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Messi takes Miami
Lionel Messi has arrived to join Inter Miami with a record-breaking contract. The world’s most famous athlete is taking South Florida by storm.
Lionel Messi isn’t just a soccer superstar. He’s also a source of artistic inspiration.
Messi, who rejected a $500 million deal with Saudi Arabia to join Inter Miami, landed in South Florida this week ahead of a welcome ceremony at the DRV PNK Stadium Sunday. In anticipation of his arrival, a crop of artists have painted murals and welcome signs in Messi’s honor.
Messi’s face is gracing walls over Miami-Dade — well, mostly in Wynwood. Here’s where you can find them.
148 NW 28th St.
Maximiliano Bagnasco knows what the people want.
Ever since Argentina won the FIFA World Cup in 2022, the Argentinian artist has been painting murals of Messi from Buenos Aires to Albania “because people ask for them.” Bagnasco, whose been painting professionally since 1998, specializes in detailed, photorealistic portraits, including Bob Marley, Diego Maradona and Lebron James. Bagnasco said he was in Albania painting when Messi announced that he would join Inter. The artist got a call from Gustavo Miculitzki from Block Capital Group to come to Miami as soon as possible to paint the massive mural in Wynwood.
The mural has captured the attention of tons of soccer fans, including David Beckham himself. Bagnasco brought the soccer star and Inter Miami co-owner up in his crane to see the mural up close.
“I am happy to leave a mural of Messi, but also to leave a big mural in Wynwood, which is what i wanted to do for a long time,” Bagnasco said.
NW Second Ave and 23rd St.
Arlex Campos, a Venezuelan artist and tattoo artist, was the first to paint a mural of Messi wearing the Inter jersey.
Campos, who has called Miami home for the last eight years, said he’s been overwhelmed with the support and attention that the mural has gotten since he painted it about a month ago. The work has been written about in Japanese, Arabic and Italian, he said. Hopefully, now that Messi is in Miami, he’ll take a photo with the mural, Campos said.
“It’s a revolution for the league to have a player of this level playing for Inter,” Campos said. “It’s craziness for the city.”
55 NW 25 St.
This mural, near Veza Sur Brewing Co. in Wynwood, is 100% fan-made.
It was painted by members of Vice City 1896, the official supporters group for Inter Miami, said Chris Moramarco, the group’s co-founder and artist. The group hosted painting sessions every night in the week leading up to Messi’s birthday for fans to participate.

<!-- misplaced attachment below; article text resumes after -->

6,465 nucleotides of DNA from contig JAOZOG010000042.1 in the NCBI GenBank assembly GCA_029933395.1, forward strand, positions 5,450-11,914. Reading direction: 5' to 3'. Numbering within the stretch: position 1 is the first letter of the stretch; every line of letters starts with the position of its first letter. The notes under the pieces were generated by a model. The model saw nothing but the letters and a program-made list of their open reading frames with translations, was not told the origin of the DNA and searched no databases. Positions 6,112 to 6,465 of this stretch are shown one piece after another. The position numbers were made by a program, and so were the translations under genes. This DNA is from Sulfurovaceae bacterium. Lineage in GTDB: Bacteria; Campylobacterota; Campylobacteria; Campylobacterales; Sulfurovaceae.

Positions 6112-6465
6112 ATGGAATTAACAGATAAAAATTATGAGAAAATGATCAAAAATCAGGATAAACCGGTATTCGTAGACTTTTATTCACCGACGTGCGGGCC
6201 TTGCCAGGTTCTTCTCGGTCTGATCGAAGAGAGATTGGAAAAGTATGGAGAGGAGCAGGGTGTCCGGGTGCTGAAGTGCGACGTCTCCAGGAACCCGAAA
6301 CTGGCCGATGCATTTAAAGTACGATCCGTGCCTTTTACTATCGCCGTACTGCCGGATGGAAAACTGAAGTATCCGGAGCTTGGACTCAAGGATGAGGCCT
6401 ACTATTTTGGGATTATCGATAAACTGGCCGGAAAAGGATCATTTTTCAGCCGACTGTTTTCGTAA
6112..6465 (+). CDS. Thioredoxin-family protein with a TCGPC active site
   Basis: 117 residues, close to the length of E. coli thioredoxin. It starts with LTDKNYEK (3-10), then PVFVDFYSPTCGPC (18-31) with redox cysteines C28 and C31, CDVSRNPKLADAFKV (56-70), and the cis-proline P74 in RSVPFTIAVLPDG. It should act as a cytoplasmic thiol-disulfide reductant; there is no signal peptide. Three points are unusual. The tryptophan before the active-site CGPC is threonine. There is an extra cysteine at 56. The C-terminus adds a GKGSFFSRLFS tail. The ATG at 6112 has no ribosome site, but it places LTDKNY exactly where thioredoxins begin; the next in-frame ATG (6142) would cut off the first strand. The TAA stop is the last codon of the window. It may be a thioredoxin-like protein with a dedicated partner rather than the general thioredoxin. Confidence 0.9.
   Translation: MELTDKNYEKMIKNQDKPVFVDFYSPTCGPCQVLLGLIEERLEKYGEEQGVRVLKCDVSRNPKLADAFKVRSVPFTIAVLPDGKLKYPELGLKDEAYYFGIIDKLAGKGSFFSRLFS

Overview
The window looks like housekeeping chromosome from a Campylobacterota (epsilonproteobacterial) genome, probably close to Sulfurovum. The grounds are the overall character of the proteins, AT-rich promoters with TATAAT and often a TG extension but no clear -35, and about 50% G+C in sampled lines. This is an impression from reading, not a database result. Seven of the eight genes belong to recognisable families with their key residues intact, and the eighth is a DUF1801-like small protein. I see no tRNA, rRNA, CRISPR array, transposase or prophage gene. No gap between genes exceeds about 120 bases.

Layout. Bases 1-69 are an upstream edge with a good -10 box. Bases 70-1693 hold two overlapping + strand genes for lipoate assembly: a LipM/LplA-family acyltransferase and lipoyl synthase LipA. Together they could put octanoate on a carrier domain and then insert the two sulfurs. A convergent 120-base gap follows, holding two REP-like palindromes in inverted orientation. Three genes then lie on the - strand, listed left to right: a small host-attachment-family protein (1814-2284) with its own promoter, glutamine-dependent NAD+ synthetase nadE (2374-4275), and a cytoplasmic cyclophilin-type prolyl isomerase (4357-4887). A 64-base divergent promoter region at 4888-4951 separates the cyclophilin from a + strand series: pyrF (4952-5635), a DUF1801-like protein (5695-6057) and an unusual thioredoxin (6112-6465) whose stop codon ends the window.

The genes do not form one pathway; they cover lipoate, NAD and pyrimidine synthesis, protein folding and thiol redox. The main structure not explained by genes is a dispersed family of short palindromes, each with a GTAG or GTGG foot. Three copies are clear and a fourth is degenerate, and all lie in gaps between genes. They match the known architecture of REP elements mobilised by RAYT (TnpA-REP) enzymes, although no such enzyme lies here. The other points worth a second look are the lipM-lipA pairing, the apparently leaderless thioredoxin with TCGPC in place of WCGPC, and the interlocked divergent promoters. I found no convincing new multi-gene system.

Messi’s arrival in Miami marks a shift for both Inter and Major League Soccer as a whole, Moramarco said. The group aims to create a fan environment that emulates the vibe in Latin American soccer stadiums. Vice City 1896 felt the best way to welcome Messi was with the art that has become synonymous with Miami – a mural.
“Taking it to the street is part of our culture,” Moramarco said. “It’s part of who we are.”
This family-owned Argentinian restaurant is not new to the hype. Since 2018, years before Messi even won the World Cup for Argentina, Fiorito has had a Messi mural outside of its door.
The restaurant, located at 5555 NE Second Ave., first put up a mural of Messi in 2018 which was later repainted in 2020 by artist Claudio Picasso, said Maximiliano Alvarez, the restaurant owner and longtime Messi fan. The restaurant got a lot of flack for it at first, he recalled. Argentina fans, angry about not winning a World Cup, said there should be a mural of Maradona instead.
“We wanted to represent and make sure people know that we will be backing up Messi no matter what,” he said. “Of course, now he got the Copa America, he got the Finalissima Cup and then the World Cup, and everybody’s coming up with murals and everything. But we had it long before that.”
Alvarez, who is hopeful that Messi will come visit the Fiorito, said he’s followed Messi’s whole career and admires who he is as an athlete and as a person. If Alvarez could tell Messi one thing, he’d simply say, “Thank you.”
This story was produced with financial support from The Pérez Family Foundation, in partnership with Journalism Funding Partners, as part of an independent journalism fellowship program. The Miami Herald maintains full editorial control of this work.
This story was originally published July 13, 2023, 2:45 PM.